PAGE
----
I danced ballet and tap up until the age of 11 or 12 and then switched to modern and jazz which I continued (with some tap mixed in) until I started college.

But truthfully, somewhere around the age of 13 I became engrossed (re: obsessed) with academics. I knew I didn’t have the athletic skill or form to compete in dance, and I didn’t have the training or conditioning to become a professional dancer, so I mentally diverted course and narrowed my focus on school. From then on, I was studying in some form or another, constantly. Dance classes became this regularly scheduled blip in my planner; merely an obligation to meet while charting the path to intellectual growth.

Once I entered college, I stopped dancing all-together telling myself that my litany of extracurriculars, rigorous course schedule, and desire to become a “career-woman” was more important. Sure a bunch of girls and I went to a downtown club once or twice, but the claustrophobic, dimly lit, alcohol-laden atmosphere wasn’t my style, and anyway – I was focused on my academic development. I had changed paths, I was going to be a scholar.

But then…while I was contently moving through my college years, then my Masters program…ticking off each box on the academic training spreadsheet for advancement, I was struck by a car.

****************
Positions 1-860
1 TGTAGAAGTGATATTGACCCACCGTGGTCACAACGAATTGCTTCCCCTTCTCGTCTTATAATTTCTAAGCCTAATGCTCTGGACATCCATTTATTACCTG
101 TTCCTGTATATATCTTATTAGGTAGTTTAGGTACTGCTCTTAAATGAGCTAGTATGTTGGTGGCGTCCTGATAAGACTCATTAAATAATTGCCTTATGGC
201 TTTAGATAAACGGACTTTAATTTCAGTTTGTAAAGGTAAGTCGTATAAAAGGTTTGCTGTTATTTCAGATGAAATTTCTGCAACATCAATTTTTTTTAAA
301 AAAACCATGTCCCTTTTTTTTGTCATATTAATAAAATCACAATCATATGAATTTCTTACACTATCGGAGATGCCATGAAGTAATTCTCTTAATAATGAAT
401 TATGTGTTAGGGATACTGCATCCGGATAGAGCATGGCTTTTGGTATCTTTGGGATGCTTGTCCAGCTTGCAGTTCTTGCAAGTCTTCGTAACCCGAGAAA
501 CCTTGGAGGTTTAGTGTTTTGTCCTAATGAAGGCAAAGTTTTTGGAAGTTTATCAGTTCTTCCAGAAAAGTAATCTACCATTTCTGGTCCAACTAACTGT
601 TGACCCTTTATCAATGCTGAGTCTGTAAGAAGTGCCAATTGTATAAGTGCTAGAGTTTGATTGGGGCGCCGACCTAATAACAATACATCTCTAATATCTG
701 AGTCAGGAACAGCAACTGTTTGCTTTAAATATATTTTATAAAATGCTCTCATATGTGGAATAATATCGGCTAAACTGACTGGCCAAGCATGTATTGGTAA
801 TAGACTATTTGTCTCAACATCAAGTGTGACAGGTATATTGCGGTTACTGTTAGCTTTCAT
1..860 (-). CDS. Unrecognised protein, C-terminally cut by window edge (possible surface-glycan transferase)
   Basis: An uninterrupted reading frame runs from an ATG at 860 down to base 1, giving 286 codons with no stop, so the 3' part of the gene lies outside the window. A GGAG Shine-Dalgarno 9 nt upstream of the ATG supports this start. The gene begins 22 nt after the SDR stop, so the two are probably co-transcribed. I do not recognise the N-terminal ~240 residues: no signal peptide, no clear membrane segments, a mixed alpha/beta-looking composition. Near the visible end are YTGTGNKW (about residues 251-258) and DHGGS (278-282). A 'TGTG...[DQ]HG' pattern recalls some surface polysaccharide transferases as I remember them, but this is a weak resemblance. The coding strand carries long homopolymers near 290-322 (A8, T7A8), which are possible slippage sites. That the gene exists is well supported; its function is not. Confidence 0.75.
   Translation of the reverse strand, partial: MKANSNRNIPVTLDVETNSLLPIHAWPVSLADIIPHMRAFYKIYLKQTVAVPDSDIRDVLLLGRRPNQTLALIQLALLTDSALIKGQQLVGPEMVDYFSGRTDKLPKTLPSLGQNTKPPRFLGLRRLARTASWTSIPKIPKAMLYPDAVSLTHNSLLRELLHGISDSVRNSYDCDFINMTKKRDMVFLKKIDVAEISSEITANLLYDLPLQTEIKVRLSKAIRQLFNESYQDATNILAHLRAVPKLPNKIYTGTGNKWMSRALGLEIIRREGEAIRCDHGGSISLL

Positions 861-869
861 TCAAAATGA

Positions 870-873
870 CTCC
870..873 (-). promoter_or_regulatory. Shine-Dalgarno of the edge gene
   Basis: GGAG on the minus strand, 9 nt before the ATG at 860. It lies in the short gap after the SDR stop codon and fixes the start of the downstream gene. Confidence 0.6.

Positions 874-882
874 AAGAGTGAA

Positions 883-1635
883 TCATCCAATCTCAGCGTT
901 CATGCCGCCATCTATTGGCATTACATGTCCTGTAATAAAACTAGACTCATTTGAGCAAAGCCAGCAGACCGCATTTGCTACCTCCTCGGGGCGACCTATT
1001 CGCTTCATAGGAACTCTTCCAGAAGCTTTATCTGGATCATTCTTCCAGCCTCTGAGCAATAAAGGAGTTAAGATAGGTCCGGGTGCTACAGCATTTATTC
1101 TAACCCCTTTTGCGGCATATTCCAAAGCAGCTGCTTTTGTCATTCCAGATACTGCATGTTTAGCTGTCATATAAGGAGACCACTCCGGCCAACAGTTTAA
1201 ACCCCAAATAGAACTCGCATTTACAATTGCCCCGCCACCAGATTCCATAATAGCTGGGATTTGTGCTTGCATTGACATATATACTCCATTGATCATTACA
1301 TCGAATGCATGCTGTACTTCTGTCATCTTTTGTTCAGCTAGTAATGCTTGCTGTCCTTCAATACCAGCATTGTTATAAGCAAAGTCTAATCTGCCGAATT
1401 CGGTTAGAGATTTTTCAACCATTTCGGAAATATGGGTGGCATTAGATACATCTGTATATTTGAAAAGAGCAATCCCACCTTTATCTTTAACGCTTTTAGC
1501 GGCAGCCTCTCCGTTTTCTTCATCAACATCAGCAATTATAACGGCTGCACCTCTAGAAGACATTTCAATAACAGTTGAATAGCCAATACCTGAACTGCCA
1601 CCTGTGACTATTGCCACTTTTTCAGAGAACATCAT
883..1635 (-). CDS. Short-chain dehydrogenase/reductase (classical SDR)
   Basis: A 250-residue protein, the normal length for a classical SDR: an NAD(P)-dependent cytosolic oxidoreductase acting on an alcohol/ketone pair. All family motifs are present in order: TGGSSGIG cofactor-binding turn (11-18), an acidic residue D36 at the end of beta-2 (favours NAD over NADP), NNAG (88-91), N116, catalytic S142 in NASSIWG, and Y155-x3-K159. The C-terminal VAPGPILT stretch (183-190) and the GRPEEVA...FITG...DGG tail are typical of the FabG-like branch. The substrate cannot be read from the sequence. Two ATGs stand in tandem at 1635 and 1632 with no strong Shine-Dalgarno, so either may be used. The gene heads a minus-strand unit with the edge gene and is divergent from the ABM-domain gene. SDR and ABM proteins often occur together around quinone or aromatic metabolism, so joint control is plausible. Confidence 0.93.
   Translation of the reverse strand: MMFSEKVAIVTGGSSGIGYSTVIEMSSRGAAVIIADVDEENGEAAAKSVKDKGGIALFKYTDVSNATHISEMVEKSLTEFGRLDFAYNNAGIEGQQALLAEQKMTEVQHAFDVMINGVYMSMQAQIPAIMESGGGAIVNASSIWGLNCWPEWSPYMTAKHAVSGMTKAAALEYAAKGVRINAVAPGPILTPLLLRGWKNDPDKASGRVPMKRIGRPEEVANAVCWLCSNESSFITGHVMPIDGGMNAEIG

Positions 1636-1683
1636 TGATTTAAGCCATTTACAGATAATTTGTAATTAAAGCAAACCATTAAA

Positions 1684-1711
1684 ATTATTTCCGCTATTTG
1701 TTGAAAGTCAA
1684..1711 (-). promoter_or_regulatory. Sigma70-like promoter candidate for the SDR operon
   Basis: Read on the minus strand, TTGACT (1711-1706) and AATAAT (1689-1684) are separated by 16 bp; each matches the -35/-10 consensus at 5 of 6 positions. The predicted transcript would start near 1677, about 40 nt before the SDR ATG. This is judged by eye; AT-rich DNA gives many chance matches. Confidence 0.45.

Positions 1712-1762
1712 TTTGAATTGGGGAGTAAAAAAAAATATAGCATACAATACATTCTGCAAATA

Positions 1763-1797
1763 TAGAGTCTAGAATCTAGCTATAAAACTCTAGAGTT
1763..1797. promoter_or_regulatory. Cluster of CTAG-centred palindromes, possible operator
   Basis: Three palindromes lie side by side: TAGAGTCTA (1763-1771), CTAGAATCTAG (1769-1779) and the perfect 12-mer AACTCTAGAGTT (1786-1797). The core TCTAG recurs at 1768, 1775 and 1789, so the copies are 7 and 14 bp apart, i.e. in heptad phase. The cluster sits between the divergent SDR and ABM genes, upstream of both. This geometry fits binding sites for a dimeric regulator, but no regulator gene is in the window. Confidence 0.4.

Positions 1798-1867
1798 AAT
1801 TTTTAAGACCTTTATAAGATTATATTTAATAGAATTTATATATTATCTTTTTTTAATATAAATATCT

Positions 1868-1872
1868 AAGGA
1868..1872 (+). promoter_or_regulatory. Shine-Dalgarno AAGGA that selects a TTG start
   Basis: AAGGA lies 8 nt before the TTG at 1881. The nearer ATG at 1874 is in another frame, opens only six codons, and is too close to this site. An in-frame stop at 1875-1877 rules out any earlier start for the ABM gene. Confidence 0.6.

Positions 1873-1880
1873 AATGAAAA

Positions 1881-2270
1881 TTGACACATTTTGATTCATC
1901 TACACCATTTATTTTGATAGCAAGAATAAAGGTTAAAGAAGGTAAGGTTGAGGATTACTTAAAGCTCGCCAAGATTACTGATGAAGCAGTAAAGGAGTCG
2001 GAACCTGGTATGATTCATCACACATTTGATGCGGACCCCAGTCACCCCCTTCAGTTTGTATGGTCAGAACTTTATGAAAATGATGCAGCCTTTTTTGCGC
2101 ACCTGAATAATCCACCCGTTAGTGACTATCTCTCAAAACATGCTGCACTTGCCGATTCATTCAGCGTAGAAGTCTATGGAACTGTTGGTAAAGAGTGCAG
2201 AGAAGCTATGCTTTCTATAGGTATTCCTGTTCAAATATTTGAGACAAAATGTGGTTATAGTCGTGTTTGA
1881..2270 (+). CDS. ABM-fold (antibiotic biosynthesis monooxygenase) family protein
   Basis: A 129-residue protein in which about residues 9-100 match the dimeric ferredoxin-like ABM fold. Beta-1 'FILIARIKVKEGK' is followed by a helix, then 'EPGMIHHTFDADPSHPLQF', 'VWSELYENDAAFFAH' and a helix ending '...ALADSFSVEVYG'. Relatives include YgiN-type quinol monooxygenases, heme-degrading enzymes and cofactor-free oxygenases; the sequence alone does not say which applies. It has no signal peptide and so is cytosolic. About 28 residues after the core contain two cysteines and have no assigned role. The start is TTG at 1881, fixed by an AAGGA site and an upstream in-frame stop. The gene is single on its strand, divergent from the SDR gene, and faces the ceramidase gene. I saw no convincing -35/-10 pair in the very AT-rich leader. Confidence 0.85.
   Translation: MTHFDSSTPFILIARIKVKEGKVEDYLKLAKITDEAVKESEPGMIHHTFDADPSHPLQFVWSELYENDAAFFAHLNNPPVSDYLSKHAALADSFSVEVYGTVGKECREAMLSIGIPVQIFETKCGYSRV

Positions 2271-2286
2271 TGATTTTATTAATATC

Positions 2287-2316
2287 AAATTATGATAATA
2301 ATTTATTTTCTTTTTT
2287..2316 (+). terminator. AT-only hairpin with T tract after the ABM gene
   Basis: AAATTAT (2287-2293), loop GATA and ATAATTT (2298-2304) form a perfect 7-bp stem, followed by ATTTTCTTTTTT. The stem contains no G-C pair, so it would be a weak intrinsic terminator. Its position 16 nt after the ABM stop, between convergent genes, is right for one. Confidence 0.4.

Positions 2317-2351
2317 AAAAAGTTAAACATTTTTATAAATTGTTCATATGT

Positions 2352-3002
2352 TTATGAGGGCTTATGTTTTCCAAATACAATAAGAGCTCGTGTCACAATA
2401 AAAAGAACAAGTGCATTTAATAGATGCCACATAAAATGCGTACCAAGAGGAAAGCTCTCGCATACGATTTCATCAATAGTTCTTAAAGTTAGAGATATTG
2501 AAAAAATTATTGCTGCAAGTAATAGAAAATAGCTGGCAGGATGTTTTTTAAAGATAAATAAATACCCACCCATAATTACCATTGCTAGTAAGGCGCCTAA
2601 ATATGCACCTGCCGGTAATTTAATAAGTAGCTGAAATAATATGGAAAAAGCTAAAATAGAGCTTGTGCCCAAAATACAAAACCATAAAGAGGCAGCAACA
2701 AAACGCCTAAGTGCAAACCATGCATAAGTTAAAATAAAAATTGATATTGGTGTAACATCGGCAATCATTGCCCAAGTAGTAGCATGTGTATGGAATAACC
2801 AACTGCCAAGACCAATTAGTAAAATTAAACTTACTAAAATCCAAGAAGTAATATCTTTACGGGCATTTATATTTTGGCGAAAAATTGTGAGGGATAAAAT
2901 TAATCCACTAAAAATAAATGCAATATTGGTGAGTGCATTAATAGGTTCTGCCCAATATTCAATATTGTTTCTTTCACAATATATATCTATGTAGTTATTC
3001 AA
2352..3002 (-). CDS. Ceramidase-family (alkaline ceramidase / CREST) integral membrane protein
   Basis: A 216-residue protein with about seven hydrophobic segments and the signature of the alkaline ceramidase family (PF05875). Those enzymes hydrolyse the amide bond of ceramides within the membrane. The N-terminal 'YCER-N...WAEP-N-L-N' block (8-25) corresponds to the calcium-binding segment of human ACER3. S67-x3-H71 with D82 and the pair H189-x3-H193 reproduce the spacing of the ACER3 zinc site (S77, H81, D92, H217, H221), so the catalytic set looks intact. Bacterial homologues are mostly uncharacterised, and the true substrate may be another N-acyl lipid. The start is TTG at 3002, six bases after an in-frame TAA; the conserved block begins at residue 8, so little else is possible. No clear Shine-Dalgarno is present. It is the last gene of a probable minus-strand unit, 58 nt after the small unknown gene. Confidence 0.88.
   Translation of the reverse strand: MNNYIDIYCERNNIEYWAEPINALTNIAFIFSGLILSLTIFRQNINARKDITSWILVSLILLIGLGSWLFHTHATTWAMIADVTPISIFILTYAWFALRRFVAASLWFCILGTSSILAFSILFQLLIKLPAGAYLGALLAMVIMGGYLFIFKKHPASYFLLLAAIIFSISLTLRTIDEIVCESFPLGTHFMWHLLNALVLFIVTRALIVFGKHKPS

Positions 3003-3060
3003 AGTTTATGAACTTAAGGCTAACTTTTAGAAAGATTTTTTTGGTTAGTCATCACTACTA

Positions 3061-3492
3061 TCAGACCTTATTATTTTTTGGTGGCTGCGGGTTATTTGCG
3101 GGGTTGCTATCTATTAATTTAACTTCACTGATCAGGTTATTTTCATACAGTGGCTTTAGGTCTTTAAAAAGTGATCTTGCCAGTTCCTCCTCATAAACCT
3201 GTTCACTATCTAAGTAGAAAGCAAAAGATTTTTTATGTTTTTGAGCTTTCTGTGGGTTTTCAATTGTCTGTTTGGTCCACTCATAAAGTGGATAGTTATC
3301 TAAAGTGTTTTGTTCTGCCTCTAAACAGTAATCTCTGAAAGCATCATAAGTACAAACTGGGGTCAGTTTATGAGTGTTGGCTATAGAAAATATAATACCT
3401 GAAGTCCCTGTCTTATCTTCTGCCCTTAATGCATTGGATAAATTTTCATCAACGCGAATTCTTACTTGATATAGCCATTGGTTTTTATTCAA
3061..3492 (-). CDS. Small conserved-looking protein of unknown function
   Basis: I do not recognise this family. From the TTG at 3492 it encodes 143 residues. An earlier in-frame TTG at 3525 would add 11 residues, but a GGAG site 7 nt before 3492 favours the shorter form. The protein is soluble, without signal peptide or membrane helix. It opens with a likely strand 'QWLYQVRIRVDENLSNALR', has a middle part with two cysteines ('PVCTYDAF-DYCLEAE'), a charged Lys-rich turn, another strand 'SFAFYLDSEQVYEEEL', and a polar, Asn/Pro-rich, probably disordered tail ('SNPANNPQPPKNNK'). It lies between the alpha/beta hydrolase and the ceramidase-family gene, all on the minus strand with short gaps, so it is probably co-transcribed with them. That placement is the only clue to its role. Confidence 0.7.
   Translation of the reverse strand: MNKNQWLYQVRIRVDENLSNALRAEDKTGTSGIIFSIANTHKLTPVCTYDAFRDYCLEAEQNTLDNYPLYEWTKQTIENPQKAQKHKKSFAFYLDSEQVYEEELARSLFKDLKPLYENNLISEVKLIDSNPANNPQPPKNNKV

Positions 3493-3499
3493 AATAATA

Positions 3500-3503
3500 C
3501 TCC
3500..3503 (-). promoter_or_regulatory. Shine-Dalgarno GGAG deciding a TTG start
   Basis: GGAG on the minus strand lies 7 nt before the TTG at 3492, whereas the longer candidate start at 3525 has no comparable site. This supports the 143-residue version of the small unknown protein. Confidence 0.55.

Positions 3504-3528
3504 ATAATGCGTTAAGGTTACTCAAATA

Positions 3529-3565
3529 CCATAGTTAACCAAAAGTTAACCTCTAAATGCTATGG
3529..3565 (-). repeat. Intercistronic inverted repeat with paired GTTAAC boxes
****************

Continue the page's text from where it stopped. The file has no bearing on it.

Suddenly my next paper, exam, academic accolade became secondary to one of the most basic attributes of human existence: walking.

I don’t remember what it felt like when I learned to walk as a baby. In my earliest of memories (maybe age 4 or 5), I’m already mobile. So the experience of re-learning how to walk and shift my weight as an adult, was entirely new.

Knowing that I’d be able to walk again and getting fitted with a back brace to allow me mobility, were the first hurdles. Then moving from baby steps around the hospital bed, to walking short distances with a walker, to walking in/around my parents’ front yard while holding their hand, to walking short distances on my own, to finally going through physical therapy and removing the brace and moving unassisted, I walked again. The journey was eye-opening and educational (on a personal level).

And of course, the learning goes well beyond the physical, but for someone who had previously always taken walking for granted (I was dancing for goodness sake!), there’s nothing like acute physical trauma to remind you of not only the basics of existence, but also what makes you feel alive and human.

So, after I’d healed, finished school, and found a job, I did something I swore I’d never do – I took a tap dancing class.

And, you know what?